You can view Thao Nguyen's photography online and follow her @thaophotography on Twitter.
Where are you from?
I was born and raised around Fort Worth, TX and now reside in Austin, TX.
How did you get started in photography - any "formal" training?
When I was in high school I picked up my brother's point and shoot and someone commented on how much they liked a few of my images. It basically took off after that. I graduated from Syracuse University with a BS in photojournalism and have interned and worked at various papers in Syracuse, Fort Worth, Austin and San Antonio.
What cameras or techniques do you use?
If I wasn't a photojournalist, I would probably use film a lot more. I love the way it looks, but having said that I have the Canon 5D, that is my ole faithful. I absolutely love that camera, it has never failed me and always produces great images.
Who are your mentors (in photography)?
I have two that I admire. The first being Larry Burrows. He was a photographer during the Vietnam war. I found his book while browsing a bookstore in London. Even though he was shooting a war, the way he saw colors and the way he saw life and composed it in a single image has always impressed me. The other photographer is Heidi Bradner. She came to speak to our class when I was studying abroad in London my Junior year of college. Seeing how passionate she was for her photo stories and the perseverance it took for her to complete her stories reminds me that sometimes, you just have to keep at it and eventually things will work itself out.
Have you experienced any setbacks or different treatment along your photography career that you would attribute to being a woman and/or photographer of color? (this question is optional)
You know, I've heard many opinions on the matter of affirmative actions in relations to photography and internships. When I got my internships, my classmates never said it to my face, but I can almost guarantee that they all muttered, it's because you are an Asian woman that you got the spot. So because of that, I feel like I never got the respect of many of my colleagues because they doubted my skills and instead replaced it with my genetic make-up. Even in trying to bring forth some conversation about how it was not in my control and that the only reason they knew anything about me was because my name is written on my application. People still treated me as if I was taking something from them.
When did you realize you could have a career in photography? Describe your journey towards becoming a working photographer.
Well, catch me in 5 years and hopefully I can reflect back and say that I had been working for 5 years! I graduated about a year and a half ago and had an internship for 5 months immediately after graduation in San Antonio. After that I was let out in the world to figure out everything for myself. Because of prior agreements to my parents I ended up back in the Dallas/Fort Worth metroplex for another year. During that time I struggled at trying to find a way to do what I really want to do. (Shoot features and stories about people.) The more practical approach took me to dabble a bit in portraits and wedding photography. I've since then moved to Austin at the beginning of this year and am still trying to decide how I want to run business. Its right now between the editorial weddings and creative portraits or its more of an audio slide show geared towards businesses and their websites. So basically in a 3 minute audio and photo presentation they would be able to show and tell their customer base what they could offer them. My journey now has led me to figure out how to run a successful business :)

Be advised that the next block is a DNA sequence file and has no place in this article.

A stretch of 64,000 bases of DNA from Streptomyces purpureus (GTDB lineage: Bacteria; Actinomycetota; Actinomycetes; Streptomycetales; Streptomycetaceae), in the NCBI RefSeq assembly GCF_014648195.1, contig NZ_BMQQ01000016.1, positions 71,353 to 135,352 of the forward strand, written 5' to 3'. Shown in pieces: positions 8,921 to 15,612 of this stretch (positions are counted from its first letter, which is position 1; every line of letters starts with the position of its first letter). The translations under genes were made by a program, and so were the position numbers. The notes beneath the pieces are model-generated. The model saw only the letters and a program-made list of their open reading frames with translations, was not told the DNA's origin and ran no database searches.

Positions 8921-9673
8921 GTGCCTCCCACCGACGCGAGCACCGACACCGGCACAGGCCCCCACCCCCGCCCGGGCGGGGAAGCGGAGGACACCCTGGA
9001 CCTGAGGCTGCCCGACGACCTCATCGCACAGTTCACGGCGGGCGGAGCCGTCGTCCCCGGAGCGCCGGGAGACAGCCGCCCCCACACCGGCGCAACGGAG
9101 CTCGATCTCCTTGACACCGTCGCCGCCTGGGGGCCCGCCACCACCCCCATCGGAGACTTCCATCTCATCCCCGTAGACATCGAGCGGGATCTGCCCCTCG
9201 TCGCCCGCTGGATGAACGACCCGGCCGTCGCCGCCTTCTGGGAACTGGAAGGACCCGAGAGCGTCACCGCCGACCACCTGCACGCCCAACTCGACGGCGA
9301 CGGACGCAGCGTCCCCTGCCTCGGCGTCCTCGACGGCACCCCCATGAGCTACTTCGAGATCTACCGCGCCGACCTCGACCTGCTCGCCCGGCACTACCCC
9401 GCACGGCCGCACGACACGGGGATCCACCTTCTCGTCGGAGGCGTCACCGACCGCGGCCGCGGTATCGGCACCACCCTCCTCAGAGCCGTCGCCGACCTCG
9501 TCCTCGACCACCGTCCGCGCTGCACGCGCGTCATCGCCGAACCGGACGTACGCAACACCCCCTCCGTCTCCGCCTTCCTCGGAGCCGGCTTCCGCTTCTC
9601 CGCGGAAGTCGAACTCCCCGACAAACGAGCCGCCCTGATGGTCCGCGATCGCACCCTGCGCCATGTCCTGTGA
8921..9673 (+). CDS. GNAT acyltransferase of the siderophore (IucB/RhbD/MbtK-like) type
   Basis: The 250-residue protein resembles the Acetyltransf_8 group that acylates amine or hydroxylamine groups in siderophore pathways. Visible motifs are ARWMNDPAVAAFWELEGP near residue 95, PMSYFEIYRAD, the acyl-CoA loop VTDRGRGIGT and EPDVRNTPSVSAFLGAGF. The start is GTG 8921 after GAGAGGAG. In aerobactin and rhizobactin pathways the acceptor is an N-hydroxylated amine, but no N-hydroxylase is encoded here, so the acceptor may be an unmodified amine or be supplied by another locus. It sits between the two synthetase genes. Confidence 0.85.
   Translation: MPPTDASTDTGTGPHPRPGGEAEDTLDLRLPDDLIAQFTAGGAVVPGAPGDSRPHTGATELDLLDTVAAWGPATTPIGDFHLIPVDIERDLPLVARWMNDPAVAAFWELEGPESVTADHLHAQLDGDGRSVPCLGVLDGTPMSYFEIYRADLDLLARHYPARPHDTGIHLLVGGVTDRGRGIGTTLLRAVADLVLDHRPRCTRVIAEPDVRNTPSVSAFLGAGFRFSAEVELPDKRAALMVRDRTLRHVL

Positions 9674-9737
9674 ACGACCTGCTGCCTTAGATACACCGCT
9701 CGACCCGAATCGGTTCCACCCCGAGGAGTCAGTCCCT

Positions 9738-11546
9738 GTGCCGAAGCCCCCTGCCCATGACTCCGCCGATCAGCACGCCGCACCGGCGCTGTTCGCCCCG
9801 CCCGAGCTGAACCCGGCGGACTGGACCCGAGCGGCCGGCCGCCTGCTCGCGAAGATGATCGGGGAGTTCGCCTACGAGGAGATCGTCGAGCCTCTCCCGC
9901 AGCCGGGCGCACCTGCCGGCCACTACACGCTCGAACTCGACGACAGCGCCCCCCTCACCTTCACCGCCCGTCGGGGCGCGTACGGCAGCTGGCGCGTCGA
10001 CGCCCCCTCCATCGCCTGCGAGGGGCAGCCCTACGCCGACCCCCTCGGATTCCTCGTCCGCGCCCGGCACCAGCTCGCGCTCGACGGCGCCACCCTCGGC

What do you hope to achieve with your photography?
When I was a newspaper photographer, the assignments that brought me joy were the features. Those were the small slice of life that most often were about people and their lives. So whatever direction I end up, I want to be able to provide photos that bring joy and happiness or insight to the people who see them.
What's your dream photography project?
You know, even though I don't have any experience in the field yet, I would absolutely love to do NGO photo projects. I want to be able to photograph things that show others the state of humanity and how it is being helped. Such as a medical NGO trip to another country to help improve the life of the people there.
What are you shooting now?
Ah right now, I'm building the foundation to my future business. I'm still freelancing in the Austin area but trying to figure out how to best maximize my skills and turn that into some sort of career.
Labels: asian, contemporary photography, interview, photojournalists, portraits, wedding, women photographers